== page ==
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Tuesday newspaper round-up: Nuclear reactors, ITV, Metro Bank

Tue, 13th Feb 2024 07:18

(Sharecast News) - MPs have warned that a planned fleet of small nuclear reactors are unlikely to contribute to hitting a key target in decarbonising Britain's electricity generation, as the government opened talks to buy a site in Wales for a new power station. The Environmental Audit Committee (EAC) said that ministers' approach to developing factory-built nuclear power plants "lacks clarity" and their role in hitting a goal of moving the grid to clean energy by 2035 was unclear. - Guardian

The former Post Office boss Paula Vennells gave Fujitsu a bonus contract in 2013 to take over an archive of branch data, despite warnings such a move would destroy evidence that might clear operators, whistleblowers have said. Transaction information was "replatformed" on cost grounds from a "gold standard" external storage system known as Centera to one owned by the Japanese software company running the Post Office's Horizon IT network. - Guardian

A Mayfair fund has taken a £120m stake in ITV as the broadcaster grapples with a deep advertising downturn and slump in its market value. Silchester International Investors has become one of ITV's largest shareholders after snapping up a 5pc stake in the business. The media-shy fund, which has also built a £500m stake in advertising giant WPP, states that its investment philosophy is to identify fairly valued businesses "capable of increasing earnings, assets and dividends by their own efforts". - Telegraph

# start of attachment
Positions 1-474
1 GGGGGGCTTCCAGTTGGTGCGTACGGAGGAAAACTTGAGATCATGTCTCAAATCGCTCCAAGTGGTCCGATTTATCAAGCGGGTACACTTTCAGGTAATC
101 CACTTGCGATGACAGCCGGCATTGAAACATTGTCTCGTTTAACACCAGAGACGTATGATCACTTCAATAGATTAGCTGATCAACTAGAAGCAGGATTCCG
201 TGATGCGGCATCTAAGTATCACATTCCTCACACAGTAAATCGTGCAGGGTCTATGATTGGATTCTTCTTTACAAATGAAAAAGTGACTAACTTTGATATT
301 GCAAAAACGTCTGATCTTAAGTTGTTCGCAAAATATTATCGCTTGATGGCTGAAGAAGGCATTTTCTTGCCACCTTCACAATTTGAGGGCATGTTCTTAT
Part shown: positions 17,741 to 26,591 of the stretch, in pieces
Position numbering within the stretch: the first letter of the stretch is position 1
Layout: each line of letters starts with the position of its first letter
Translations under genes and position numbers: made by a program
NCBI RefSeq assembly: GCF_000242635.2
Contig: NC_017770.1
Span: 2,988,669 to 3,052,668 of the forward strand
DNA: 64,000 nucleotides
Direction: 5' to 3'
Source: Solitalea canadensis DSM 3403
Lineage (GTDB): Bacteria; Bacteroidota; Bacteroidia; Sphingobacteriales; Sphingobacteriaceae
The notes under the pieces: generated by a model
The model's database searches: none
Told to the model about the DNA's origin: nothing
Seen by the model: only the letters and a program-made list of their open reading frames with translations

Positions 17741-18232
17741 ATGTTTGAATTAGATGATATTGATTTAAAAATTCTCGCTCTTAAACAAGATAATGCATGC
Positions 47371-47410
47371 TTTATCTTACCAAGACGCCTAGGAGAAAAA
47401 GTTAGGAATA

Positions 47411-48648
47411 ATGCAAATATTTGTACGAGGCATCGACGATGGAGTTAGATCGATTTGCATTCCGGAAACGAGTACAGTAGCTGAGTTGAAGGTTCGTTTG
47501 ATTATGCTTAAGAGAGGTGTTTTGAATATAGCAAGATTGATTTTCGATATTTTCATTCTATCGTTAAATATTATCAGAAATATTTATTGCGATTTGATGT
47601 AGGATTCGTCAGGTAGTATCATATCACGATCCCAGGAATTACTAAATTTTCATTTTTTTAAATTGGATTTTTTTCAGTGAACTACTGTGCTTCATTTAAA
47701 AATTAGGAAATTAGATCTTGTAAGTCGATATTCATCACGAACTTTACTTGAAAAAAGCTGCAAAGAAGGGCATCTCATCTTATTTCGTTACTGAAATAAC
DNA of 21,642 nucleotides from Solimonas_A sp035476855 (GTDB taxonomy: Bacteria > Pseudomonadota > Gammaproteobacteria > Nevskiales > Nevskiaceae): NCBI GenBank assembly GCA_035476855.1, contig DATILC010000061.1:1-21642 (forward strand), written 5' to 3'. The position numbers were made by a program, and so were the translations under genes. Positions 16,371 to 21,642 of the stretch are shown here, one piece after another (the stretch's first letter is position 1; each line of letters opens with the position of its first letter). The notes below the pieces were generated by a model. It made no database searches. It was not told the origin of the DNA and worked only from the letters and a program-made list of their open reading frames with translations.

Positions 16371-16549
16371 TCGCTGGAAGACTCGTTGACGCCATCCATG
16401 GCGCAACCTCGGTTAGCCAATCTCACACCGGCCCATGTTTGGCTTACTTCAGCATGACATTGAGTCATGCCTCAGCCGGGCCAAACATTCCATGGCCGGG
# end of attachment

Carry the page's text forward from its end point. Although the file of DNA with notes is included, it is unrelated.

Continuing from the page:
A crisis that almost brought down Metro Bank in the autumn has derailed its plan to open branches and create jobs in the north of England in return for a £70 million grant. Metro had pledged to take on 300 staff to serve 15 new high street sites by the end of next year as part of commitments made to secure money from a £775 million pot. The funding was meant to increase competition and services in business banking. - The Times

Staff at RSM and Quantuma are alleged to have wrongfully received tip-offs about potential work from government insolvency staff in a scandal that is being examined by regulators and that has led to the dismissals of least four people. Employees of the accountancy and restructuring firms allegedly received "case data" from staff at the Official Receiver, part of the government's Insolvency Service. - The Times

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